Nancy Pearl is the best-selling author of Book Lust, creator of the internationally recognized program, “If All of Seattle Read the Same Book,” and model for the world-famous "Librarian Action Figure.” Described as “the talk of librarian circles” by the New York Times, she has worked as a librarian and bookseller in Detroit, Tulsa, and Seattle. The former Executive Director of the Washington Center for the Book, Pearl is a regular commentator about books on National Public Radio's Morning Edition, has appeared on the Today Show, and hosts a monthly television program, “Book Lust with Nancy Pearl,” on the Seattle Channel. Named the 50th winner of the Women’s National Book Association Award for her extraordinary contribution to the world of books, Pearl’s other books include the Now Read This series, Book Crush: For Kids and Teens, and Book Lust to Go: Recommended Reading for Travelers, Vagabonds, and Dreamers (September 2010).
Michael Perry is a humorist and author of the best-selling memoirs Population 485: Meeting Your Neighbors One Siren at a Time, Truck: A Love Story and Coop: A Year of Poultry, Pigs and Parenting, as well as the essay collection Off Main Street. Perry has written for Esquire, The New York Times Magazine, Outside, Backpacker, Orion and Salon.com, and is a contributing editor to Men’s Health. He has performed and produced two live audience humor recordings (“I Got It From the Cows” and “Never Stand Behind a Sneezing Cow”) and he performs regularly with his band the Long Beds.
Known for his offbeat style and sense of humor, Mike Reiss was the head writer and producer for The Simpsons for over 20 years. Winner of four Emmys, a Lifetime Achievement Award from the Animation Writers Caucus, and a Peabody Award for his work, Reiss is also an award-winning novelist, children’s author, and screenplay writer. He has published fourteen children’s books, including the popular How Murray Saved Christmas and Late for School. In addition, his caveman detective short story, "Cro-Magnon P.I.," won an Edgar Award from the Mystery Writers of America. Co-writer of The Simpsons Movie and Ice Age 3, his other credits include work on It’s Garry Shandling’s Show, ALF, and The Tonight Show with Johnny Carson. Reiss’s newest book, Just Too Cute! And Other Tales of Adorable Animals for Horrible Children, will be released in September 2010. For the Club Book events, Reiss will show clips from his animated work and discuss the difference in writing for print, screen, and television.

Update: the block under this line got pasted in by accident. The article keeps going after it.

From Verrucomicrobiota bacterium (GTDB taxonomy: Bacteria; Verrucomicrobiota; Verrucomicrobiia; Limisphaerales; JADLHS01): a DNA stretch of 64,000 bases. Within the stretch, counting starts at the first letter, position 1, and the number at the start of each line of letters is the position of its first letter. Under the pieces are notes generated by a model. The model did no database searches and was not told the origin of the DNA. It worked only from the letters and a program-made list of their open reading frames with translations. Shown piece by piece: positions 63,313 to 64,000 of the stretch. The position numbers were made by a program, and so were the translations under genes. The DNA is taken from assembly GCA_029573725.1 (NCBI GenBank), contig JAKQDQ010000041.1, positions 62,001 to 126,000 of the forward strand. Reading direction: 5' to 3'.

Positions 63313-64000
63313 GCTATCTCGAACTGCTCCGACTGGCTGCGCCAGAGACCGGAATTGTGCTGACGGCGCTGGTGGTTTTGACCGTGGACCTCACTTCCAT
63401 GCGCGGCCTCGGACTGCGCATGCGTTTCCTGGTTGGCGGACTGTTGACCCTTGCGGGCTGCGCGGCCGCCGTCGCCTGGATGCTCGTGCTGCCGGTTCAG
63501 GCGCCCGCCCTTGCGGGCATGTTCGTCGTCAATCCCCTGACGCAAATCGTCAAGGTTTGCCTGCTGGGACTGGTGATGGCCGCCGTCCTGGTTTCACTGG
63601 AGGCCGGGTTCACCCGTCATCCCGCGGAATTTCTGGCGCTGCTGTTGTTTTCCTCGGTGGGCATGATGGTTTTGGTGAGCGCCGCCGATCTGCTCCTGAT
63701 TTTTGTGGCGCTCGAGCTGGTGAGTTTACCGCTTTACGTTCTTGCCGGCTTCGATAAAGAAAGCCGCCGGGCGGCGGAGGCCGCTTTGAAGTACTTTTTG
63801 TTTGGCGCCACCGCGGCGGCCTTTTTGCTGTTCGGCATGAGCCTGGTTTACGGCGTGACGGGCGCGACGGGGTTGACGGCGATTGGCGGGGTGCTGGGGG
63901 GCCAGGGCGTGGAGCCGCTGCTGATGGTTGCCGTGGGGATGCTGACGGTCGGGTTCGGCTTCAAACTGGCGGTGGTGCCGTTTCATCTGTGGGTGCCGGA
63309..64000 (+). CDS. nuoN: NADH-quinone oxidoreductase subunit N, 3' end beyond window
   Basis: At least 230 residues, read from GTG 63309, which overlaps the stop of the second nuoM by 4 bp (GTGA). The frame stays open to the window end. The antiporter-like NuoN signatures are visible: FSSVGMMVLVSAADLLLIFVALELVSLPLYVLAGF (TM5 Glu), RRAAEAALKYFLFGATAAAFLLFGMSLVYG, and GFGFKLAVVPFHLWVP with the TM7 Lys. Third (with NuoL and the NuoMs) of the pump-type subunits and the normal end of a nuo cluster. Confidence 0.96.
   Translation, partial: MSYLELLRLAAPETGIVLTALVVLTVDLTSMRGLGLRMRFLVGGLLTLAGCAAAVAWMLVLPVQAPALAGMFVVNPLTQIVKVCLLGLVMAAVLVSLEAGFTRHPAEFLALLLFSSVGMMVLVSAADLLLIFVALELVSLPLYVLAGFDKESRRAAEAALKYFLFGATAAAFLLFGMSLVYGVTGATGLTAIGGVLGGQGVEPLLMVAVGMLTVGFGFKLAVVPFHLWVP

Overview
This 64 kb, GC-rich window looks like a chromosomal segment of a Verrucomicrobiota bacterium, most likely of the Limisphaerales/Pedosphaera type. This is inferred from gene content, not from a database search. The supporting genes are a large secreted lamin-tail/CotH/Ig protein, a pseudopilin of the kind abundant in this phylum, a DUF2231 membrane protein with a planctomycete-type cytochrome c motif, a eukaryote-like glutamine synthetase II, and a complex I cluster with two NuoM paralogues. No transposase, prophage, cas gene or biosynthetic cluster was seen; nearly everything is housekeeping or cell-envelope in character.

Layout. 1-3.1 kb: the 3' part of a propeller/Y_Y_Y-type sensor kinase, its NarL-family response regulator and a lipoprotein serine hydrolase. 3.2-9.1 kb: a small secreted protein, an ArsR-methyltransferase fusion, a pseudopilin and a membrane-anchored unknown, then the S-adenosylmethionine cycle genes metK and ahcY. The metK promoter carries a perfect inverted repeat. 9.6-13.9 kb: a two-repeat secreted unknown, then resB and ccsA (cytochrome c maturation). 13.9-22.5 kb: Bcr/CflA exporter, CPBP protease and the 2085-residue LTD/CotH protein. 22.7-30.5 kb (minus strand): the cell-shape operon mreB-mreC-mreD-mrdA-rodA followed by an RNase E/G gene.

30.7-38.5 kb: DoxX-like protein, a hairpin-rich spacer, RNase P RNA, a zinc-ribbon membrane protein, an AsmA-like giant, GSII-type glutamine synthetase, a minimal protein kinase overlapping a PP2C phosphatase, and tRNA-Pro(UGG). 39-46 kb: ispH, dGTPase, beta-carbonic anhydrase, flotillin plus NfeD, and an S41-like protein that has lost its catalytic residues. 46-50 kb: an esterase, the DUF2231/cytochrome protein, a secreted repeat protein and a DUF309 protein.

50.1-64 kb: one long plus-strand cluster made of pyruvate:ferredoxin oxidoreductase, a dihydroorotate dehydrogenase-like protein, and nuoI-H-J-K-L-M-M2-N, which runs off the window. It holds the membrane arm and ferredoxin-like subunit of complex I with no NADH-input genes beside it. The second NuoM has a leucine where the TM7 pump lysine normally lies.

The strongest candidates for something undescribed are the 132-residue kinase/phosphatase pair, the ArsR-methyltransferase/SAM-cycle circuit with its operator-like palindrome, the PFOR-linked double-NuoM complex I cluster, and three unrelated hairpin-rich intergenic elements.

After receiving an MFA from the Iowa Writers’ Workshop in 1971, David Rhodes published three acclaimed novels: The Last Fair Deal Going Down (1972), The Easter House (1974), and Rock Island Line(1975). In 1977, a motorcycle accident left him paralyzed from the chest down and unpublished for the subsequent three decades. In 2009, he released the highly-anticipated novel, Driftless, which won the Minnesota Book Sellers Choice Award for Fiction, as well as praise from reviewers from the Harvard Review, Chicago Tribune, Booklist, Kirkus, among others.
As WCCO-TV’s sports director, Mark Rosen has interviewed numerous Minnesotan sports heroes, including Kirby Puckett, Dave Winfield, Joe Mauer, and many more. From the “Miracle on Ice” to the Twins’ World Series triumphs to a range of high school athletics, Rosen has covered the most memorable Minnesota sports moments of the last four decades. His new book, Best Seat in the House: Mark Rosen’s Sports Moments and Minnesota Memories, gives the highlights from his 40-year career in sports broadcasting.
Author of five novels, including Egyptologist and The Song is You, Arthur Phillips was born in Minneapolis and educated at Harvard. He has been a child actor, a jazz musician, a speechwriter, a dismally failed entrepreneur, and a five-time Jeopardy champion. His first novel, Prague, was named a New York Times Notable Book, and received The Los Angeles Times Art Seidenbaum Award for best first novel. As part of the Valley Reads program, Phillips will speak about his most recent novel, The Tragedy of Arthur, a novel about the discovery of what is reputed to be a lost Shakespeare play.
John Sandford is a Pulitzer Prize-winning journalist and fiction writer, and author of the bestselling Virgil Flowers and Prey series. A prolific writer of both fiction and journalism, he received his first training as a reporter while working for an army paper in Korea and excelled in journalism, eventually coming to write for The St. Paul Pioneer Press. In 1980, he was a finalist for a Pulitzer Prize, and he won the Pulitzer in 1986 for a series of stories about a Midwestern farm crisis. Winner of many other distinguished awards since, his serial thrillers continue to be top sellers. Sanford will discuss his newest book in the Prey series, Silken Prey.
Julie Schumacher's first novel, The Body Is Water, was published in 1995 and was an ALA Notable Book of the Year, a finalist for the PEN/Hemingway Award and the Minnesota Book Award. Her other books include a short story collection, An Explanation for Chaos, and four books for younger readers: Black Box (2008), The Book of One Hundred Truths (2006), The Chain Letter (2005), and Grass Angel (2004). Her latest book for young adults, The Unbearable Book Club for Unsinkable Girls, is a humorous and touching examination of the love of literature, mother-daughter relationships, and friendships. Julie Schumacher lives in St. Paul and is a faculty member in the Creative Writing Program and the Department of English at the University of Minnesota.